For an aparatus on wire with only one end accessible for electrocleaning I think you can use a grabber clip (i.e. tektronix micrograbber or larger grabber if possible) fixed right at the wire insulation junction, and dip it into say a 50mL plastic beaker with a small notch cut in the side to allow the grabber to get in there and also get the stands of the wire dipped below the water line. You would just need to hold it steady for a few minutes while it cleans...
« Last Edit: January 28, 2024, 07:31:05 pm by coppercone2 »
 

Offline shapirus

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I just want to say that I first read the title as "special treatment for wives that refuse to solder?" and thought it was a legit question.
 
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Online coppercone2Topic starter

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something about repairing a food processor before a party comes to mind
 
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Online coppercone2Topic starter

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So to consolidate I wanna know if my standard electrocleaning solution of KOH, potassium carbonate, TSP and waterglass is OK for cleaning wire strands prior to soldering if dipped carefully?


And how do you neutralize the alkaline cleaner BTW? Citric acid OK? Or vinegar?

But given since there will be a milimeter or so of unclean material, it should act as a good solder stop to prevent wicking under the insulation too... nice feature actually.

I actually have a few strands in the trash I think, maybe I can experiment on that before I work on the second project. But it would be nice to know if any of this stuff is gonna cause some kinda situation in a year from now lol. It looks like halogen ions are out.

Also means probobly the salt + whatever solutions online are not a good idea either. But phosphate and potassium OK?
« Last Edit: January 29, 2024, 12:04:36 am by coppercone2 »
 

Offline SeanB

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Nickel plated wire will never solder, unless you use some fine sandpaper to remove the nickel coat. Generally the underlying metal is a stainless steel alloy, so it only works with crimp connections that make a gas tight join. Silver plate solders really easy, the nickel does not. No way to solder that nickel high temperature cable at all reliably, you always crimp it.
 

Online coppercone2Topic starter

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alright well its definately not steel I could tell that apart

pulled it from trash, when you cut a bundle its copper inside. and the insulation is definately teflon.

SO I guess its just tarnished silver if it cant be tin?

well whatever it is, I assume you could electroclean it. I see the other end was soldered to a PCB in the factory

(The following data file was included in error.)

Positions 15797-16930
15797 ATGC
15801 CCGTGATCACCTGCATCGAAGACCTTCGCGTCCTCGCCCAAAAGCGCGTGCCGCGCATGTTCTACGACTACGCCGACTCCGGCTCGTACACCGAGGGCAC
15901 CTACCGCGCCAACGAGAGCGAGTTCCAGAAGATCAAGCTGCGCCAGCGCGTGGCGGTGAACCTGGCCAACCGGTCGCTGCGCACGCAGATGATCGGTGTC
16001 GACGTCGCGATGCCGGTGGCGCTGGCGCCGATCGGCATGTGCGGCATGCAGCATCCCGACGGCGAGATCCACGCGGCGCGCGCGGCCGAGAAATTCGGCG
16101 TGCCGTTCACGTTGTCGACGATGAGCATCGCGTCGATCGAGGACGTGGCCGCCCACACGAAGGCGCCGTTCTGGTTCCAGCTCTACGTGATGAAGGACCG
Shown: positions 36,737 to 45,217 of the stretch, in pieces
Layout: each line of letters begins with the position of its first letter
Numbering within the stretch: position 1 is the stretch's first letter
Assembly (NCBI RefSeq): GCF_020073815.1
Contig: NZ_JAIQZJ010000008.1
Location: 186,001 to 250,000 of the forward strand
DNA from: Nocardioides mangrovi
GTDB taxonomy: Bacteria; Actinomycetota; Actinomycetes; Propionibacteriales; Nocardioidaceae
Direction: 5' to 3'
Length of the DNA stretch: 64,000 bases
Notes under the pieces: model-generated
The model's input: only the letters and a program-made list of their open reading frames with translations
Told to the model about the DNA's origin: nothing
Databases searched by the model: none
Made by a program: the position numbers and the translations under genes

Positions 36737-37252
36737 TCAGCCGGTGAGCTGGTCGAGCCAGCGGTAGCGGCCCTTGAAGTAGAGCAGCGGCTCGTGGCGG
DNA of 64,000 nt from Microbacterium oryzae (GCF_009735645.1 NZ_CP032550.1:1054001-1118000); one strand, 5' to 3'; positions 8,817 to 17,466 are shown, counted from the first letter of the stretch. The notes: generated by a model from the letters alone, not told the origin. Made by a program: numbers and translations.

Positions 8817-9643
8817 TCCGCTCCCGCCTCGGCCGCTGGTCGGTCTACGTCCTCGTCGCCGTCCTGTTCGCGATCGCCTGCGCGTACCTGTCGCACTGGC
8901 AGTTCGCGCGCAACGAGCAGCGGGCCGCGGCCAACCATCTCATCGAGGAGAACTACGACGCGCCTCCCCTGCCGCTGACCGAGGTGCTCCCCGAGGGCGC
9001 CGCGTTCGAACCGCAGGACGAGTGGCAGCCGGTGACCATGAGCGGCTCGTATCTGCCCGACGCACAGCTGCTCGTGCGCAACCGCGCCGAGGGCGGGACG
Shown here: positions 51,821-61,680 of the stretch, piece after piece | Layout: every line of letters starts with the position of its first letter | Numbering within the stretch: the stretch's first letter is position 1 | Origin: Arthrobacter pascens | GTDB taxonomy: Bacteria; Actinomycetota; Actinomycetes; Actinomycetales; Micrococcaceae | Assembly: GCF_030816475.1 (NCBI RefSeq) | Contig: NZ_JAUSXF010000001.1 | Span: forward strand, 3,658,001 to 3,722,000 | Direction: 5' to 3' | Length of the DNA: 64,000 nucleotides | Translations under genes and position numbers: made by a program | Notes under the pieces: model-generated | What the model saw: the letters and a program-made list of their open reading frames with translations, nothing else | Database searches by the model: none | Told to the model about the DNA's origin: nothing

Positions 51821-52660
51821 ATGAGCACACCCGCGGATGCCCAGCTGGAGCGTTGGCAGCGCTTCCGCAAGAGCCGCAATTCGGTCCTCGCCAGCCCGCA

« Last Edit: January 29, 2024, 08:04:50 am by coppercone2 »
 

Offline T3sl4co1l

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Now, as for more abusive treatments?  I use a molten salt bath to prepare enameled wire with insulation that is not solderable.  One can also use nitric acid, but that has gotten very hard to buy as it can also be used to make explosives.  As for the molten salt, try NaOH or KOH in a steel/iron pot.  Adding sodium nitrate (NaN03), readily available) makes it much  more active.  In practice, I use a small steel block with a larger hole in the center (e.g., 1/2" to 3/4" dia.) and a smaller hole for a TC or thermometer.

Can also be done in a stainless steel spoon, if you don't mind looking like a crack fiend (heavy /s..).

Have also tried potassium chlorate, which oxidizes organics viciously, but does nothing for the metal; my current favorite is to simply burn the wire, charring and oxidizing the organics, then dipping in molten NaOH to clean the metal.  The resulting sodium cuprate (and various carbonates and hydroxides as molten NaOH absorbs CO2 rapidly in air, from flame, etc.) washes away completely, leaving a rough pickled surface that accepts solder well.  The momentary high temperature also anneals the wire, for whatever that matters (which, if it makes it too soft, consider additional strain relief near the joint, etc.).  Obviously, this isn't feasible for fine stranding, which burns away / melts into a blob too quickly, and nitrate or a nitrate/hydroxide blend, is likely better.


Absolutely not.  Chloride ion contamination + ambient humidity, over any significant period of time is corrosion death for thin copper.  Its the same reason no-one sane uses acid zinc chloride flux (aka: killed spirits of salt, or plumbers flux) for electronics: You cant get all the acid chloride contamination out of the tiny crevices in stranded wire or under components on circuit boards.  See: https://en.wikipedia.org/wiki/Bronze_disease

Can confirm, copper and chloride are strong but sometimes inconvenient friends.  I once had some bus wire that I annealed, pickled (in HCl) and hot dipped in tin, and they still grew green rotty spots, I assume either in pinholes or bumps on the tinned surface, or due to trapped material that continued to react, expand, and penetrate the tin.